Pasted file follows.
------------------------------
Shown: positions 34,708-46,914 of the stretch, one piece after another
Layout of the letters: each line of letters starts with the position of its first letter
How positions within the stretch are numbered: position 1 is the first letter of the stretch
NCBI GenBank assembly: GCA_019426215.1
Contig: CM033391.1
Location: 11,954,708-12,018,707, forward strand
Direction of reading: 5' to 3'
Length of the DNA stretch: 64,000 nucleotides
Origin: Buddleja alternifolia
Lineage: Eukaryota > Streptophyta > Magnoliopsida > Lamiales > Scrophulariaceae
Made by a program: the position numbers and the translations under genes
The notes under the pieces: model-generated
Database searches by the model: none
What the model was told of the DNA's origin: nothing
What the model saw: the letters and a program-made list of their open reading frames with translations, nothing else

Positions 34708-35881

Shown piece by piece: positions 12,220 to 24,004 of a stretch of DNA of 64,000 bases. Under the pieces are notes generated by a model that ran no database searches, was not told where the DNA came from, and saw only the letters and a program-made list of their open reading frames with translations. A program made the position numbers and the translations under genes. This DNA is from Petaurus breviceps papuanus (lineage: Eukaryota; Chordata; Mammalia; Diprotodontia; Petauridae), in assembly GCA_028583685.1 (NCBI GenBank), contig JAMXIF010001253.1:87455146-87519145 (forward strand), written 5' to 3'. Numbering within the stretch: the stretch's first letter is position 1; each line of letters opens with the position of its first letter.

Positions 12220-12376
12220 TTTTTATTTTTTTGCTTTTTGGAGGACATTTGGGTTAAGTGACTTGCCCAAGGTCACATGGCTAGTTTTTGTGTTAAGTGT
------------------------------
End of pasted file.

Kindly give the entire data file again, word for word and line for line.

Shown: positions 34,708-46,914 of the stretch, one piece after another
Layout of the letters: each line of letters starts with the position of its first letter
How positions within the stretch are numbered: position 1 is the first letter of the stretch
NCBI GenBank assembly: GCA_019426215.1
Contig: CM033391.1
Location: 11,954,708-12,018,707, forward strand
Direction of reading: 5' to 3'
Length of the DNA stretch: 64,000 nucleotides
Origin: Buddleja alternifolia
Lineage: Eukaryota > Streptophyta > Magnoliopsida > Lamiales > Scrophulariaceae
Made by a program: the position numbers and the translations under genes
The notes under the pieces: model-generated
Database searches by the model: none
What the model was told of the DNA's origin: nothing
What the model saw: the letters and a program-made list of their open reading frames with translations, nothing else

Positions 34708-35881

Shown piece by piece: positions 12,220 to 24,004 of a stretch of DNA of 64,000 bases. Under the pieces are notes generated by a model that ran no database searches, was not told where the DNA came from, and saw only the letters and a program-made list of their open reading frames with translations. A program made the position numbers and the translations under genes. This DNA is from Petaurus breviceps papuanus (lineage: Eukaryota; Chordata; Mammalia; Diprotodontia; Petauridae), in assembly GCA_028583685.1 (NCBI GenBank), contig JAMXIF010001253.1:87455146-87519145 (forward strand), written 5' to 3'. Numbering within the stretch: the stretch's first letter is position 1; each line of letters opens with the position of its first letter.

Positions 12220-12376
12220 TTTTTATTTTTTTGCTTTTTGGAGGACATTTGGGTTAAGTGACTTGCCCAAGGTCACATGGCTAGTTTTTGTGTTAAGTGT